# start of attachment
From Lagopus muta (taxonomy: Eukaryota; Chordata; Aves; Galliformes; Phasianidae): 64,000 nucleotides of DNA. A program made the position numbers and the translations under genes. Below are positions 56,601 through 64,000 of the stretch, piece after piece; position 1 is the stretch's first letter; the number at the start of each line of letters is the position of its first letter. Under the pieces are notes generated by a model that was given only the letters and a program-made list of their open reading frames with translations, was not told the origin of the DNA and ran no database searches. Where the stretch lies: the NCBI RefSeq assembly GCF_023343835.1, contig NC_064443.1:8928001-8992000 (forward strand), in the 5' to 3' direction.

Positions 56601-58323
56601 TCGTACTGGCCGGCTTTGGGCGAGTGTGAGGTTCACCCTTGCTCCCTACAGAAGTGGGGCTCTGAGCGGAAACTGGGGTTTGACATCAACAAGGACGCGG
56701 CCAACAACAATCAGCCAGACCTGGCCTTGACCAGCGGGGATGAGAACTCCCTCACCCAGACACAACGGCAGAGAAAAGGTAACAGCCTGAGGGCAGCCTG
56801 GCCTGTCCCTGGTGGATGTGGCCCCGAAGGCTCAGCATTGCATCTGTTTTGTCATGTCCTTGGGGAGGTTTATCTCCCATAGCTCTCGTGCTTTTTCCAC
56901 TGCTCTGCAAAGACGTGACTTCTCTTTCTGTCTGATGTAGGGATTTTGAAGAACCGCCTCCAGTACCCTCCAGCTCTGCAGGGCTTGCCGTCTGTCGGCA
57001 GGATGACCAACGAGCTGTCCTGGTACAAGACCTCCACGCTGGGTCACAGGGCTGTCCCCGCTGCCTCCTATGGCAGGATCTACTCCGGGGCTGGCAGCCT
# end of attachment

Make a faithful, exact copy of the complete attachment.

From Lagopus muta (taxonomy: Eukaryota; Chordata; Aves; Galliformes; Phasianidae): 64,000 nucleotides of DNA. A program made the position numbers and the translations under genes. Below are positions 56,601 through 64,000 of the stretch, piece after piece; position 1 is the stretch's first letter; the number at the start of each line of letters is the position of its first letter. Under the pieces are notes generated by a model that was given only the letters and a program-made list of their open reading frames with translations, was not told the origin of the DNA and ran no database searches. Where the stretch lies: the NCBI RefSeq assembly GCF_023343835.1, contig NC_064443.1:8928001-8992000 (forward strand), in the 5' to 3' direction.

Positions 56601-58323
56601 TCGTACTGGCCGGCTTTGGGCGAGTGTGAGGTTCACCCTTGCTCCCTACAGAAGTGGGGCTCTGAGCGGAAACTGGGGTTTGACATCAACAAGGACGCGG
56701 CCAACAACAATCAGCCAGACCTGGCCTTGACCAGCGGGGATGAGAACTCCCTCACCCAGACACAACGGCAGAGAAAAGGTAACAGCCTGAGGGCAGCCTG
56801 GCCTGTCCCTGGTGGATGTGGCCCCGAAGGCTCAGCATTGCATCTGTTTTGTCATGTCCTTGGGGAGGTTTATCTCCCATAGCTCTCGTGCTTTTTCCAC
56901 TGCTCTGCAAAGACGTGACTTCTCTTTCTGTCTGATGTAGGGATTTTGAAGAACCGCCTCCAGTACCCTCCAGCTCTGCAGGGCTTGCCGTCTGTCGGCA
57001 GGATGACCAACGAGCTGTCCTGGTACAAGACCTCCACGCTGGGTCACAGGGCTGTCCCCGCTGCCTCCTATGGCAGGATCTACTCCGGGGCTGGCAGCCT